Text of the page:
Talk:Dennis Ritchie

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A word about honor[edit]

This man, as those who ever studied computer science or operating systems knows, deserves our highest praise and honor, and certainly a longer and more detailed page about his ideas and contributions, not merely references. He was the genius who did not get enough praise. Let's not make another Tesla. Is anyone, out there, up for the job? — Preceding unsigned comment added by 188.103.164.62 (talk) 22:59, 19 June 2015 (UTC)

Different death dates[edit]

If I see it correctly the Page says, he died October 8. The Box on the right says, he died October 13. --88.75.232.155 (talk) 15:43, 13 October 2011 (UTC)

NYTimes article "Dennis Ritchie, Trailblazer in Digital Era, Dies at 70" http://www.nytimes.com/2011/10/14/technology/dennis-ritchie-programming-trailblazer-dies-at-70.html stated Ritchie "was found dead on Wednesday at his home in Berkeley Heights, N.J. He was 70." Should the date be Wed Oct 12th then? – Kempton "Ideas are the currency of the future." - a quote by Kevin Roberts 05:22, 14 October 2011 (UTC)
It should and now it does. I added the NYTimes cite but didn't catch the discrepancy with earlier reports. Thanks. Msnicki (talk) 06:16, 14 October 2011 (UTC)
Are the October 8 quotes from the BBC and The Guardian inaccurate? NYT states he was found dead on October 12, which I suppose does not necessarily mean he had died on that day. — Preceding unsigned comment added by 84.26.78.27 (talk) 08:23, 14 October 2011 (UTC)
Setting aside that The Guardian simply isn't the NY Times, especially in reporting events in the US, the Guardian doesn't cite a source, the NY Times does; The NY Times cites Ritchie's brother. It's possible the Guardian is reporting just whatever they found here on Wikipedia. The NY Times could be wrong or misleading, too, but for the moment, they're the most reliable source. From WP:V, "The threshold for inclusion in Wikipedia is verifiability, not truth." Msnicki (talk) 08:46, 14 October 2011 (UTC)
True, considering that it might be best not to state a specific date at all for the time being (NYT does not explicitly state the brother as source for the day of his death). Here in the discussion pages (well, not a good source at all of course), Peter Patel-Schneider is quoted mentioning 'the weekend' as time of death. That he has died in October seems to be quite certain. — Preceding unsigned comment added by 84.26.78.27 (talk) 09:12, 14 October 2011 (UTC)
NYTimes says he was "found dead on Wednesday" (October 12), but of course he could have been dead for days before he was found. Wired says he "passed away on October 8". Rob Pike's October 12 posting on Google+ says he died at home "this weekend" (consistent with October 8). The Guardian says "died 12 October 2011". PC Magazine says "died Wednesday" (October 12). There's definitely a conflict between sources which poses a verifiability problem. It seems likely that he died sometime between October 8 and October 12, and that the actual date of death is not yet certain, with some sources misinterpreting "found dead on Wednesday" as "died on Wednesday". It might be necessary for someone to get the official date from the death certificate when it is issued? (Should a tag be added to indicate that October 8 is a disputed date?) Deven (talk) 19:55, 14 October 2011 (UTC)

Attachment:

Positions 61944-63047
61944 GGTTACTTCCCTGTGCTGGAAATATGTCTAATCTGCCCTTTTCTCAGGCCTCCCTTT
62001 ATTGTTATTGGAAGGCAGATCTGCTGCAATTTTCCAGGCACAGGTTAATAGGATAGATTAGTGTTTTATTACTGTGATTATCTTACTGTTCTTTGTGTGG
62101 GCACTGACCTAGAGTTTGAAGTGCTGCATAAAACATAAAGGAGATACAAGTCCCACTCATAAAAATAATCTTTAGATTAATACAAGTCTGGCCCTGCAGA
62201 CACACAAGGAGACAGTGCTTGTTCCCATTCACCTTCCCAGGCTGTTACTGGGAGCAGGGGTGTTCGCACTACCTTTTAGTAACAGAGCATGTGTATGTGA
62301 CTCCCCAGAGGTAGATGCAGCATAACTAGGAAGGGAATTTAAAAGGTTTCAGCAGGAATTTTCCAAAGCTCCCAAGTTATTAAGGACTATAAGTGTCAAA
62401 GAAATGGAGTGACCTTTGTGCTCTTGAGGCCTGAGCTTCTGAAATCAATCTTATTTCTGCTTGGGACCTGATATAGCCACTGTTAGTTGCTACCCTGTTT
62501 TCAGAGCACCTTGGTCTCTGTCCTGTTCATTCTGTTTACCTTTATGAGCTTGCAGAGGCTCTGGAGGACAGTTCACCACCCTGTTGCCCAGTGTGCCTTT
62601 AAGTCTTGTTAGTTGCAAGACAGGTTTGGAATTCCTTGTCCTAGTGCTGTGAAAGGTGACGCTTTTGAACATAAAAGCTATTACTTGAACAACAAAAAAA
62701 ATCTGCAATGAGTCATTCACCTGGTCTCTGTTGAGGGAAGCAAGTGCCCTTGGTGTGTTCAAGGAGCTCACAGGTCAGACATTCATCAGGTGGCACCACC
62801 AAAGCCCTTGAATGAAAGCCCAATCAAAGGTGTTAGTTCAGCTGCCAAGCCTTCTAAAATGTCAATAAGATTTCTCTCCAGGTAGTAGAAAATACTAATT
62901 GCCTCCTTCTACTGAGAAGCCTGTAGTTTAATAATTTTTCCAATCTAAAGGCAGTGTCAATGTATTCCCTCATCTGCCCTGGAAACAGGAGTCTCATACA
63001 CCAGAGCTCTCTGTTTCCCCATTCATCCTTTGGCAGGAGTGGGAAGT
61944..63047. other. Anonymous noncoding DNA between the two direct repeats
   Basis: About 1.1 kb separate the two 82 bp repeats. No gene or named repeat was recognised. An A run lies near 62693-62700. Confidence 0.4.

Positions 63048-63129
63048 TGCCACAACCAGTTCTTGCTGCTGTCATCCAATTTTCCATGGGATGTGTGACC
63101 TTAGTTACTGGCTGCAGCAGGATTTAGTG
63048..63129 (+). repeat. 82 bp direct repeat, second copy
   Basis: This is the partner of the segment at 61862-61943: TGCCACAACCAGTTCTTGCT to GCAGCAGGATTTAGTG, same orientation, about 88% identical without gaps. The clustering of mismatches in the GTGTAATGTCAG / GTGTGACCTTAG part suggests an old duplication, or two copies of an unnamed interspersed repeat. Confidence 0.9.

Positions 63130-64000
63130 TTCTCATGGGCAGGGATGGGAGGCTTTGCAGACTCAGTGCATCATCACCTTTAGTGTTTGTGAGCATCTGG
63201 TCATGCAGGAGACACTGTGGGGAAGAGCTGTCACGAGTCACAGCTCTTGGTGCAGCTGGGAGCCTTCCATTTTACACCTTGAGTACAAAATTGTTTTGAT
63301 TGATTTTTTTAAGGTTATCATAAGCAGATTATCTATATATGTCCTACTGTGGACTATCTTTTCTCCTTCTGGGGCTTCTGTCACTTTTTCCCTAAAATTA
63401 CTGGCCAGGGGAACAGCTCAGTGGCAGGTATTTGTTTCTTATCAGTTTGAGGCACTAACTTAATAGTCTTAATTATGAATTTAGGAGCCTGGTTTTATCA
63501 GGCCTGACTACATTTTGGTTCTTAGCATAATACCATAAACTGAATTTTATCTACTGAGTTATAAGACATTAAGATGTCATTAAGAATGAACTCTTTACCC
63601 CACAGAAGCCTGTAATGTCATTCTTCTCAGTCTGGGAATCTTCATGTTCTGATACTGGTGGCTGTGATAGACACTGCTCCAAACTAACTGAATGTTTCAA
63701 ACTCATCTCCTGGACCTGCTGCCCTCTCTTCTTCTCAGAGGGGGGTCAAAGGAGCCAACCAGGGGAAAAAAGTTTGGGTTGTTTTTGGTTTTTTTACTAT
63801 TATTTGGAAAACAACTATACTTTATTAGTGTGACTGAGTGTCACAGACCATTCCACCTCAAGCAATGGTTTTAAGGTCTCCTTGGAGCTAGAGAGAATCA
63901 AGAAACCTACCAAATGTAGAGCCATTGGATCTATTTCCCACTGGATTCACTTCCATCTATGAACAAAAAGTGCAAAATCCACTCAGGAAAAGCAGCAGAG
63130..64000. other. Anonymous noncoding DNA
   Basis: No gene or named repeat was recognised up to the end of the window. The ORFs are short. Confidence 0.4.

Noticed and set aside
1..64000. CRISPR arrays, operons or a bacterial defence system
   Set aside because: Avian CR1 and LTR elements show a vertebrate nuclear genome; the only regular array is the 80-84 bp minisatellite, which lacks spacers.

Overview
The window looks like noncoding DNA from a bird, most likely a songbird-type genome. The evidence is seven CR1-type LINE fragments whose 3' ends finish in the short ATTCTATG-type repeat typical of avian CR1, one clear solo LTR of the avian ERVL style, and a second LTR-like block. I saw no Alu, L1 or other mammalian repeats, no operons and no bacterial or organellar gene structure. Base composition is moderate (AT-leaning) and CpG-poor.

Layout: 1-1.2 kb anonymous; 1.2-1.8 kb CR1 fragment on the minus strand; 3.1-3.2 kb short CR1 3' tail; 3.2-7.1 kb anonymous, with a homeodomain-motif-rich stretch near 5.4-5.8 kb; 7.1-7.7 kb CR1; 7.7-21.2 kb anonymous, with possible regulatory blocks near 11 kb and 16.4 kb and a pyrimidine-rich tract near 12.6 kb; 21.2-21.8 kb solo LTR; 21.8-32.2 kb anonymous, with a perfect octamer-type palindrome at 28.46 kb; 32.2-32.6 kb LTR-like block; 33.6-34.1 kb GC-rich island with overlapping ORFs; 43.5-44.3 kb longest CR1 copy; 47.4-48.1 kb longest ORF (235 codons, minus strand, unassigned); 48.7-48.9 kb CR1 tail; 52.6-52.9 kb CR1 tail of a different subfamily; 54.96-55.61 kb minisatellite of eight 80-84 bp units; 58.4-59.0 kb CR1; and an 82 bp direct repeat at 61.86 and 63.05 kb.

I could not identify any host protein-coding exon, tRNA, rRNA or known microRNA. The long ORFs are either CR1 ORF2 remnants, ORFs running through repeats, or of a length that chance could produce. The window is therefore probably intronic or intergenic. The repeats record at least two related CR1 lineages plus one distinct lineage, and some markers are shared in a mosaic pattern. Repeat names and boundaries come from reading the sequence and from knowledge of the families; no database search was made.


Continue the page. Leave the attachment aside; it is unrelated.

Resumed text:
It was changed to Oct 8 by "Dennycolt99", who no longer exists. I have changed it back to Oct 12. I don't think five references are needed, but I've left them in.

I agree with leaving it as Oct 12 for now. We know for sure he was found dead on that day. Earlier dates, including Rob Pike's remark about "this weekend" appear to be speculation that he'd already been dead for a while. But Ritchie couldn't have been pronounced dead until after he was found dead and if there's an earlier reliable date, that would have to come from a medical examiner's autopsy, not lay speculation. Given this was natural causes, it seems unlikely they would do that. Msnicki (talk) 22:04, 14 October 2011 (UTC)
It may be that the date of Dennis's death will never be known for sure, at least publicly. I don't know what that should mean in terms of this article, though. Peter F. Patel-Schneider (talk) 23:25, 14 October 2011 (UTC)